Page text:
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Claimant Joanne Perrault appealed the Commissioner of Labor’s decision on summary judgment denying her workers’ compensation benefits. On appeal, claimant argued she was an employee of defendant Chittenden County Transportation Authority (CCTA) for the purposes of workers’ compensation and, therefore, was entitled to benefits. Claimant applied to be a driver in CCTA’s volunteer program in 2014. Once through the application process, a volunteer driver was governed by CCTA’s volunteer manual. This manual, in addition to explaining certain restrictions and requirements, also stated that the manual should not be understood to mean that any employment contract existed between CCTA and the volunteer driver. Drivers received money from CCTA based on the miles driven in a given period and calculated at the federal mileage rate. The CCTA manual referred to this monetary payment as reimbursement, and stated that CCTA would perform random checks to verify the accuracy of mileage submissions. This was the only monetary or other exchange between CCTA and drivers in the volunteer program. CCTA provided insurance on drivers’ vehicles on a secondary basis and encouraged drivers to carry more than the minimum required insurance and to name CCTA as an additional insured on their personal vehicle insurance policies. Drivers in the program were required to meet standards set by CCTA and were subject to certain restrictions, which were similar to the restrictions governing CCTA’s regular drivers. On December 1, 2015, claimant had an automobile accident. At the time of the accident, she was driving a CCTA rider to an appointment. Claimant sustained significant injuries in the accident, including a broken neck at the third and fourth vertebrae, a fractured spine, and broken ribs. She subsequently sought workers’ compensation benefits. The Vermont Supreme Court held that, because claimant did not receive wages, she could not be considered a statutory employee as that term was defined for the application of workers’ compensation. View "Perrault v. Chittenden County Transportation Authority" on Justia Law

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In consolidated appeals, an executor of an estate sued the clinic and physician's assistant who treated the decedent for wrongful death. The trial court dismissed the case because plaintiff failed to file a certificate of merit, as was required by statute. The refiled case was dismissed as untimely. The executor appealed to the Vermont Supreme Court, which reviewed the trial court's dismissals and found that dismissal was proper in both cases. View "Quinlan v. Five-Town Health Alliance, Inc., dba Mountain Health Center" on Justia Law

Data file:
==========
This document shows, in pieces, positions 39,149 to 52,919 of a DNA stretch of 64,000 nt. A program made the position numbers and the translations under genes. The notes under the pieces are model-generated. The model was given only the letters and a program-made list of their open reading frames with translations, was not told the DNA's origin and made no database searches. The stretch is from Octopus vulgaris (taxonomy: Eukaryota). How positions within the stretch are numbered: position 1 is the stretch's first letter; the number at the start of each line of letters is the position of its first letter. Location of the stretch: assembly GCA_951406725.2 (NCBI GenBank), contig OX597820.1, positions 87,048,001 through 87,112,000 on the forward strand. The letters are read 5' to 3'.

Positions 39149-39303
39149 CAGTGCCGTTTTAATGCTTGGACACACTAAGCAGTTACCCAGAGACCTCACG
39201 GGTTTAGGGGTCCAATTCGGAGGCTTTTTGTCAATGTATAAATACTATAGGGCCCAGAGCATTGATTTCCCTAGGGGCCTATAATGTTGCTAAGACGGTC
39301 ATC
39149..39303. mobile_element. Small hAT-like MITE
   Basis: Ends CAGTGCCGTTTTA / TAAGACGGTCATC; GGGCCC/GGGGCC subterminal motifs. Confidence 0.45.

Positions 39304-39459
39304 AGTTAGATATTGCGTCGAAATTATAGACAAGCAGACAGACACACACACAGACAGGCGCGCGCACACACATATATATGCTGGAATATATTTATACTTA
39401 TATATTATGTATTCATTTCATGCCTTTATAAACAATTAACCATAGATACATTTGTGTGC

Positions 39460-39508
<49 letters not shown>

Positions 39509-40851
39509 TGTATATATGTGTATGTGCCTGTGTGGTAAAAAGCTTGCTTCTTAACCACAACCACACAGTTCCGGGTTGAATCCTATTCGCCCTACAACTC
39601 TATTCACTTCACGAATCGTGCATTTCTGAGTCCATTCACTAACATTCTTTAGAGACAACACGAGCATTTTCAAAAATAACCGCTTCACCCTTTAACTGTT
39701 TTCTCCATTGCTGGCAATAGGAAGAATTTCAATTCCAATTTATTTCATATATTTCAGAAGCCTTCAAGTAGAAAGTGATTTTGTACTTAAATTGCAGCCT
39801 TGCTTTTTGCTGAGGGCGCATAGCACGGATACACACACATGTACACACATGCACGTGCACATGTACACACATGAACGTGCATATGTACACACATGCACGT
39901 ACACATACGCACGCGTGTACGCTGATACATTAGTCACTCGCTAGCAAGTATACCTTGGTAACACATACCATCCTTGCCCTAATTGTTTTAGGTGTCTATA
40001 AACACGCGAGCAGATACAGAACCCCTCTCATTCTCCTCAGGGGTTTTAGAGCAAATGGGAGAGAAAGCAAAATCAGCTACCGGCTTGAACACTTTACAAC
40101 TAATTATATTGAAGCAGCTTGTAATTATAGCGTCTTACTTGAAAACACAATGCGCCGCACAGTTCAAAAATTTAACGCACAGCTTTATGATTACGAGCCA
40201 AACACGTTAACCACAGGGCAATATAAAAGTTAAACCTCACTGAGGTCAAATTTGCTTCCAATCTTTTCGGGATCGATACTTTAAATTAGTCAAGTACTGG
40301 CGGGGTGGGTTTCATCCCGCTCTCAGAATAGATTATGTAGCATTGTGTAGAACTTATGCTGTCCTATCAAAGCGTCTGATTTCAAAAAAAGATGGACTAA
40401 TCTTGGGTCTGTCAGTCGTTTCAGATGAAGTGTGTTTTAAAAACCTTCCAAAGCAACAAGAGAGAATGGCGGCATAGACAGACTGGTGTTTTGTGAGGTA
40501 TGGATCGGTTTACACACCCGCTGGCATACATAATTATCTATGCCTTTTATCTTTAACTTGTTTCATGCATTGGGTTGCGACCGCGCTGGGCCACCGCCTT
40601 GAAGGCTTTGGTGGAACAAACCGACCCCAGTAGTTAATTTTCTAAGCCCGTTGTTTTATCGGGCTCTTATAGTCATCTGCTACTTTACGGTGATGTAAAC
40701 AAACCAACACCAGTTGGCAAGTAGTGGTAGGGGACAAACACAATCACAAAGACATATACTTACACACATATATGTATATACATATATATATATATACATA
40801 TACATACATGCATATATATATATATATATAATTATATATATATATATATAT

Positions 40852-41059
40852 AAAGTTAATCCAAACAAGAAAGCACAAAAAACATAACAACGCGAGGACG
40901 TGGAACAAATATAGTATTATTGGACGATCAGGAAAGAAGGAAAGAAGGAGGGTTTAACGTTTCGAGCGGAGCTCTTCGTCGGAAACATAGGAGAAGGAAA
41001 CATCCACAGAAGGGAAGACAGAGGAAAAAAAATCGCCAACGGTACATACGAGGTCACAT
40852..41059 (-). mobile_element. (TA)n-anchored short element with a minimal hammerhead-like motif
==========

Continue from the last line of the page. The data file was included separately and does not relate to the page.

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Appellant Renewable Energy Vermont (REV) asked the Vermont Supreme Court to review a Vermont Public Utility Commission order altering technology allocations in the standard-offer program for renewable energy projects. The Supreme Court determined what REV sought was an advisory opinion and therefore dismissed the appeal for lack of jurisdiction. View "In re Investigation into Programmatic Adjustments to the Standard-Offer Program (Renewable Energy Vermont, Appellant)" on Justia Law

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In June 2016, Federal National Mortgage Association (“bank”) filed an eviction action against defendant Marjorie Johnston for property located at 49 Pine Street in Rutland, Vermont. Following entry of a default judgment, the court found that service had not been properly completed and bank conceded to vacating the default judgment. Because the time for service had run, the court dismissed the case without prejudice in November 2016. In March 2017, bank filed this eviction action against defendants Johnston and Kamberleigh Johnston, alleging bank had purchased the property in a foreclosure sale and that defendants were the former mortgagors and current occupants of the property. In June 2017, bank filed a notice of voluntary dismissal, seeking to dismiss the case without prejudice. At that time, defendants had not filed an answer or otherwise appeared in the case. The dismissal was entered on June 23, 2017. On July 10, 2017, Marjorie filed a notice of appearance in the case and a motion to reconsider, arguing that the case should have been dismissed with prejudice due to the dismissal of the prior eviction action. Defendant also asserted that instead of allowing a voluntary dismissal, the court should dismiss the case with prejudice on mootness grounds because bank had sold the property prior to seeking a voluntary dismissal. The trial court denied the motion without a hearing. Defendants appealed. On appeal, defendants argued that because a prior eviction action filed by bank had been dismissed, this case should have been dismissed with prejudice. Defendants also contended the court erred in denying their motion to reconsider without a hearing and not dismissing the case on mootness grounds. The Vermont Supreme Court concluded the effect of the voluntary dismissal was not ripe until a third action was filed and affirmed. View "Federal National Mortgage Association v. Johnston" on Justia Law

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In the late 1970s and early 1980s, Richard Hayes developed a subdivision called Mountain View Estates on land jointly owned by him and his wife, Nadine Hayes, in the Town of Manchester. The subdivision grew to include forty residential homes, a school building, and a chiropractic clinic on forty-four lots. From the sale of the first lot in about 1981 until his death in 2004, Richard Hayes paid for maintenance and plowing of the roads that ran through the subdivision and maintained the subdivision’s sewer system and the portion of the water system that he and his wife still owned, without charge to the homeowners. Following the Hayes’ deaths in 2004, a probate proceeding was opened and the Hayes’ adult children, Jeffrey Hayes and Deborah Hayes McGraw, were appointed coadministrators of their estates. The co-administrators sent a letter to the homeowners in the subdivision stating that effective immediately, the homeowners would be responsible for maintaining and plowing the subdivision’s roads. The homeowners refused to assume responsibility for the road maintenance. The homeowners intervened in the probate proceedings of the Hayes’ estates to protect their rights regarding the subdivision. The estates appealed the trial court’s decision that the estates were obligated, based on an agreement between the developers and the homeowners, to continue to maintain and repair the roads and water and sewer systems until the town accepted the dedication of the infrastructure. The Vermont Supreme Court affirmed the court’s findings and conclusions, and remanded the matter to the trial court for remand to the probate division for further proceedings. View "Hayes v. Mountain View Estates Homeowners Association" on Justia Law